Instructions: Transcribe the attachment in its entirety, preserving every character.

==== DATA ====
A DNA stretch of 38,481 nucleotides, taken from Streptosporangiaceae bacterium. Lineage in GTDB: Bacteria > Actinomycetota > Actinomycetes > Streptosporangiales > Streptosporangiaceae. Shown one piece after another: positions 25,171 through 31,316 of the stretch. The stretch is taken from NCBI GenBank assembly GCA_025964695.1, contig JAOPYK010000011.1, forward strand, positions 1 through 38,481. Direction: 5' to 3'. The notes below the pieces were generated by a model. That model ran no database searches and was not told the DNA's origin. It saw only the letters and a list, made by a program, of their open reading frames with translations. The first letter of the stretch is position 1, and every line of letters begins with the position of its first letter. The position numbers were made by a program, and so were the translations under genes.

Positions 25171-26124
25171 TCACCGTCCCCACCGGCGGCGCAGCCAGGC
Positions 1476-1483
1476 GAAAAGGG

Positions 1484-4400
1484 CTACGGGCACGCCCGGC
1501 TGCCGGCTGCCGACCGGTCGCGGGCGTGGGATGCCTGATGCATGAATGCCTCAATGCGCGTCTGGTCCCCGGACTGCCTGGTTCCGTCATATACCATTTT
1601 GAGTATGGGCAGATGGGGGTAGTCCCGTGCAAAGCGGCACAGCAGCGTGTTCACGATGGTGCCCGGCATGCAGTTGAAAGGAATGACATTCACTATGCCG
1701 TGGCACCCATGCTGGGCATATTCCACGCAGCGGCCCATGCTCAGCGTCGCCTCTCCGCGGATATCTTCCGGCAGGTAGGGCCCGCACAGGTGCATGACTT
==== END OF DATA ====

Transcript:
A DNA stretch of 38,481 nucleotides, taken from Streptosporangiaceae bacterium. Lineage in GTDB: Bacteria > Actinomycetota > Actinomycetes > Streptosporangiales > Streptosporangiaceae. Shown one piece after another: positions 25,171 through 31,316 of the stretch. The stretch is taken from NCBI GenBank assembly GCA_025964695.1, contig JAOPYK010000011.1, forward strand, positions 1 through 38,481. Direction: 5' to 3'. The notes below the pieces were generated by a model. That model ran no database searches and was not told the DNA's origin. It saw only the letters and a list, made by a program, of their open reading frames with translations. The first letter of the stretch is position 1, and every line of letters begins with the position of its first letter. The position numbers were made by a program, and so were the translations under genes.

Positions 25171-26124
25171 TCACCGTCCCCACCGGCGGCGCAGCCAGGC
Positions 1476-1483
1476 GAAAAGGG

Positions 1484-4400
1484 CTACGGGCACGCCCGGC
1501 TGCCGGCTGCCGACCGGTCGCGGGCGTGGGATGCCTGATGCATGAATGCCTCAATGCGCGTCTGGTCCCCGGACTGCCTGGTTCCGTCATATACCATTTT
1601 GAGTATGGGCAGATGGGGGTAGTCCCGTGCAAAGCGGCACAGCAGCGTGTTCACGATGGTGCCCGGCATGCAGTTGAAAGGAATGACATTCACTATGCCG
1701 TGGCACCCATGCTGGGCATATTCCACGCAGCGGCCCATGCTCAGCGTCGCCTCTCCGCGGATATCTTCCGGCAGGTAGGGCCCGCACAGGTGCATGACTT